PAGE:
As a sociologist and media scholar with an interest in emerging forms of civic engagement, I initially came to Jakarta - the world’s Twitter capital - to research innovative social media uses.
Instead, my first visits to an informal settlement near an estuary, Kampung Tongkol, in 2015 in North Jakarta, revealed something more hybrid: mixed-media participatory mapping of the settlement’s physical and socio-economic infrastructure. They have also volunteered to partially remove their housing to make way for a road on the riverbank in the hope to avoid forced evictions, which usually happened to build a riverbank road.
Since those initial visits, I have seen the three kampung, Tongkol, Lodan and Kerapu, become prototypes for sustainable flood prevention, stewardship of the river and small-scale economic development. I have observed the weekly cleanings of the Ciliwung, and documented composting and waste recycling and the growth of veggie and fruit gardens.
Forced evictions’ connection with property investment
Jakarta real estate development plays a big role in the economic growth of the country. The new malls, plazas and condo towers convey the image of a modern and cosmopolitan capital. Moreover, these properties are the focus of transnational investment.
The investment is less about buying houses and more akin to playing the stock market. It performs obscure financial operations that provide the flow of virtual capital needed for the development of both commercial and private property. It is known as secondary mortgage facility, developed for years and finally introduced in 2009. Investors everywhere in the world buy financial packages that collect stakes in development projects rather than specific buildings.
This kind of speculation offers very high gains at very high risk. But, because it attracts investment and increases the demand for construction, the private sector and government alike welcome it.
In Jakarta, real estate development is also indissolubly tied to the construction of water infrastructure through public-private partnerships. The National Capital Integrated Coastal Development (NCICD), or giant seawall, is closely linked to Jakarta Bay reclamation project. They rise from this global investment vision to build a waterfront city and despite the controversy and lawsuits both projects are still on the table.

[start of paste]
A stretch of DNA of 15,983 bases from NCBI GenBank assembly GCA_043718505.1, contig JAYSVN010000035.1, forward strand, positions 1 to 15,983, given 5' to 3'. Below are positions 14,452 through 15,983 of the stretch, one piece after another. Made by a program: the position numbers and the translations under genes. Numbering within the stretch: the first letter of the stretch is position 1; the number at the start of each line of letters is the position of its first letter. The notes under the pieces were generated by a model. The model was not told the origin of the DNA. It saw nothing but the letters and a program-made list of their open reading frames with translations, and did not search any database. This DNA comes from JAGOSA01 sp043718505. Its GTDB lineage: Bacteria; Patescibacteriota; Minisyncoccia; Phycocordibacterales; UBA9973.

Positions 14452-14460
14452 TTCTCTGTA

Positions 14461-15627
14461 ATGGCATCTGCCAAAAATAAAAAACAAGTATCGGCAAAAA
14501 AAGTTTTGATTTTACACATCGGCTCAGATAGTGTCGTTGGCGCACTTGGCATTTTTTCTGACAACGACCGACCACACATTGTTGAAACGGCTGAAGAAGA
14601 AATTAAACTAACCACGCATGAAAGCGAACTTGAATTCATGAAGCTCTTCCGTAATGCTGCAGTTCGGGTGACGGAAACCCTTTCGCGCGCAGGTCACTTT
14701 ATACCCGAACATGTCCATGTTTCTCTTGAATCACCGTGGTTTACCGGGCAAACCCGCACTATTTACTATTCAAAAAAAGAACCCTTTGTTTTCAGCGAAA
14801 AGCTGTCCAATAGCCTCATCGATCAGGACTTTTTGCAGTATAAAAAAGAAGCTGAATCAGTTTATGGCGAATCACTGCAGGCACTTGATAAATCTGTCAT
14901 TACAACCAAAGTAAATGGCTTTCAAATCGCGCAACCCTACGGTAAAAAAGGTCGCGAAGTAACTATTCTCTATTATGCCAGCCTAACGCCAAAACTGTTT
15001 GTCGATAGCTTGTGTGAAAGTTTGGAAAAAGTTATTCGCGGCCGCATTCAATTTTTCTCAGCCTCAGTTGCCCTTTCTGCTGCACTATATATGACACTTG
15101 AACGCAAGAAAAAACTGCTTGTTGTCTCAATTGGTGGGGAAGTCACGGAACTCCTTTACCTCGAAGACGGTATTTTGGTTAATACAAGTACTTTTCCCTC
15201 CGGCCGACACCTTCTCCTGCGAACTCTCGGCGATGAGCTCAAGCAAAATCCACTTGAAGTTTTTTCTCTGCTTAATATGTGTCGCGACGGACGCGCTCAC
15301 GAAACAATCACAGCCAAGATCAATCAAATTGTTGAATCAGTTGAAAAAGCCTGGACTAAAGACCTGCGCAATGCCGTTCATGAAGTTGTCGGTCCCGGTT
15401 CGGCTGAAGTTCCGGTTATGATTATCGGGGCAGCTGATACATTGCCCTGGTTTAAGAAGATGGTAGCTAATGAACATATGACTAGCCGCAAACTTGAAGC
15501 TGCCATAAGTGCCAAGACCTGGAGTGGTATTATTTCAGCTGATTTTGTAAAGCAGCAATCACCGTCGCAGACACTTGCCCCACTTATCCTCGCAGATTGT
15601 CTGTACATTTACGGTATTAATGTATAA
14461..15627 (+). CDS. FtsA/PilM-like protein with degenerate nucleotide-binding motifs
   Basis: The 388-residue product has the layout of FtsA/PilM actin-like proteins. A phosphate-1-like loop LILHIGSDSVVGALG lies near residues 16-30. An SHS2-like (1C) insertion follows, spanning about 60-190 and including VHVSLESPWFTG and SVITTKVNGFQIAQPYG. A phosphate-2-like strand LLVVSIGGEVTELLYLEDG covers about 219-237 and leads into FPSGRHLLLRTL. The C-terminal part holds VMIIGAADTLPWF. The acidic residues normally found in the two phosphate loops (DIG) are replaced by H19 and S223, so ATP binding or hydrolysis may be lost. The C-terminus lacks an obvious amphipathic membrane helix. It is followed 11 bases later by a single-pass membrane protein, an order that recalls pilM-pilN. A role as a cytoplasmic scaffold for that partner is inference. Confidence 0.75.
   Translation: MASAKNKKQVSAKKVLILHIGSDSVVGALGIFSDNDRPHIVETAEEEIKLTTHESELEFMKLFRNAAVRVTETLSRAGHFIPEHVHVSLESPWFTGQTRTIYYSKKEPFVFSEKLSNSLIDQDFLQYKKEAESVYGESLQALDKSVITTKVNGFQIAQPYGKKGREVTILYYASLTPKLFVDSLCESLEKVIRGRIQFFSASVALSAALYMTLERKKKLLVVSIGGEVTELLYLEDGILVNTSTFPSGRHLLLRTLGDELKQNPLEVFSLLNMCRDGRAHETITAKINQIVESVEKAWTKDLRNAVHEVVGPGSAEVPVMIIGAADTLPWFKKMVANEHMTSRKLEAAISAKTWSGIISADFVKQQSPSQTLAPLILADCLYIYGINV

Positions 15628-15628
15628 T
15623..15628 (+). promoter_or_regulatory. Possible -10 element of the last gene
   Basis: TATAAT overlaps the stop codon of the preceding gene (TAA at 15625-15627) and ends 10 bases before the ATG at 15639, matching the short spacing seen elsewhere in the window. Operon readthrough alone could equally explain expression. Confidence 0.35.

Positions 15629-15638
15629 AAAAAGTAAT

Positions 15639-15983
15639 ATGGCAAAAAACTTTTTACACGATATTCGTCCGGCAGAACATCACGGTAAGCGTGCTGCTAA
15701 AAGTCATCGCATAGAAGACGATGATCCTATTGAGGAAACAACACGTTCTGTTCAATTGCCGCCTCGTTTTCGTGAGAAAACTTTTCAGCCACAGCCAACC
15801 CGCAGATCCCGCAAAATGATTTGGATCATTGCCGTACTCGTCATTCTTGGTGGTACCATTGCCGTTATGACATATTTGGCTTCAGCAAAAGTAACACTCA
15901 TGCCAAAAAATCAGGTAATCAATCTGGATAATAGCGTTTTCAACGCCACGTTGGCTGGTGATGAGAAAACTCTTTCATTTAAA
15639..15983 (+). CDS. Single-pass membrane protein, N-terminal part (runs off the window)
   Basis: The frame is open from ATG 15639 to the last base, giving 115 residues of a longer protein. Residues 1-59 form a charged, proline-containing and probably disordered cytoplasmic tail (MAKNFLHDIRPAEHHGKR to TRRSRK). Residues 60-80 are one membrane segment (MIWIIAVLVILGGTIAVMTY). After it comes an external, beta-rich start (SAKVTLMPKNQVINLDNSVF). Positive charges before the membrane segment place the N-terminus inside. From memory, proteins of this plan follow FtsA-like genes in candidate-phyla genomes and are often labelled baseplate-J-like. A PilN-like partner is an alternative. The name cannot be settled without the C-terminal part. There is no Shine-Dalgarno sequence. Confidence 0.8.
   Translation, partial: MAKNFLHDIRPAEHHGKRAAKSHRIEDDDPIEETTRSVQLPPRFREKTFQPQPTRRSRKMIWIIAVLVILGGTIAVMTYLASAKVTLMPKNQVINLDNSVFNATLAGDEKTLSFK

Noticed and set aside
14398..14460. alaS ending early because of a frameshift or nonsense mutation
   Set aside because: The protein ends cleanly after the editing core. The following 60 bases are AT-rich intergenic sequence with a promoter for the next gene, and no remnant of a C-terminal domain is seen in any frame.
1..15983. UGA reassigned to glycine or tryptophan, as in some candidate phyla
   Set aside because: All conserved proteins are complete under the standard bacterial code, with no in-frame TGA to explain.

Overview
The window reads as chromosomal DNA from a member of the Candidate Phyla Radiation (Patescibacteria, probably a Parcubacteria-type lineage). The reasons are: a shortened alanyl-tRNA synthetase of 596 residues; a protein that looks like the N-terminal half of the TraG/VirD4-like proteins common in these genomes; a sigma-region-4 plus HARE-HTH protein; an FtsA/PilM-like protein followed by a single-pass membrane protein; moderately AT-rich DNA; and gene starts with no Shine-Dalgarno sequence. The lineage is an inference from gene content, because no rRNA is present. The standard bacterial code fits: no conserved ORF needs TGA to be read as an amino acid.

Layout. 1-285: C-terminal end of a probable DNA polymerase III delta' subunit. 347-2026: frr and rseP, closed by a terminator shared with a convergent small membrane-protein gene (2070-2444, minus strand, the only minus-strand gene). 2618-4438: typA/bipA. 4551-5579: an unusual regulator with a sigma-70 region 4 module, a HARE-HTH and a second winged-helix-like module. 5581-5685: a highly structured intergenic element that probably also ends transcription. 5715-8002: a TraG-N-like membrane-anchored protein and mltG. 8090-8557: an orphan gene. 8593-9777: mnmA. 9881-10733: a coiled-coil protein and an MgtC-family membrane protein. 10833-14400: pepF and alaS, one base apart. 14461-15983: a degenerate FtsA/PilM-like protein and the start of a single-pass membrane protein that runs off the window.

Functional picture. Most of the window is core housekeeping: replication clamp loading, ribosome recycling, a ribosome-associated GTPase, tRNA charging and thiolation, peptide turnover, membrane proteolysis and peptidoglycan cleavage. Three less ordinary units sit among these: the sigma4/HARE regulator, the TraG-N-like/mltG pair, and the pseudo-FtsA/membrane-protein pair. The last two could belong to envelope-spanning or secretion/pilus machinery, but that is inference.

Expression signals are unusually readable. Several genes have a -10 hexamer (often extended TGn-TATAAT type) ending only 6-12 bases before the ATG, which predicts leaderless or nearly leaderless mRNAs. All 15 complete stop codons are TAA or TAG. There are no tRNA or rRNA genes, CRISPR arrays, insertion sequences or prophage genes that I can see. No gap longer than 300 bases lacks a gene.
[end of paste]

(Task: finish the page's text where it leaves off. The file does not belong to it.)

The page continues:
NCICD is a public-private partnership to protect Jakarta from tidal flood by closing Jakarta Bay. It has changed plans several times including a plan to make it look like a giant bird called Garuda. The latest from the central government shows a plan with the outer wall attached to 17 artificial islands planned in a reclamation project.
The project of “normalisation” of the waterways is another unsustainable endeavour to manage flooding by widening and dredging rivers and clearing areas for beautification projects that do not target the real causes of flooding in the city. Water experts have said rapid development and the loss of water catchment areas as one of the main causes of flooding in Jakarta.
Despite the fact that all these projects have a harmful impact on the local population and that floods still happen after evictions, they attract investment. Jakarta’s government is betting on saving the city with costly, risky and unsustainable projects.
With these projects and investment, the future of the kampung residents is being gambled on the global trade market. This construction boom and infrastructure building has been accompanied by a rise in legally dubious and traumatic evictions of thousands of families from their homes and communities.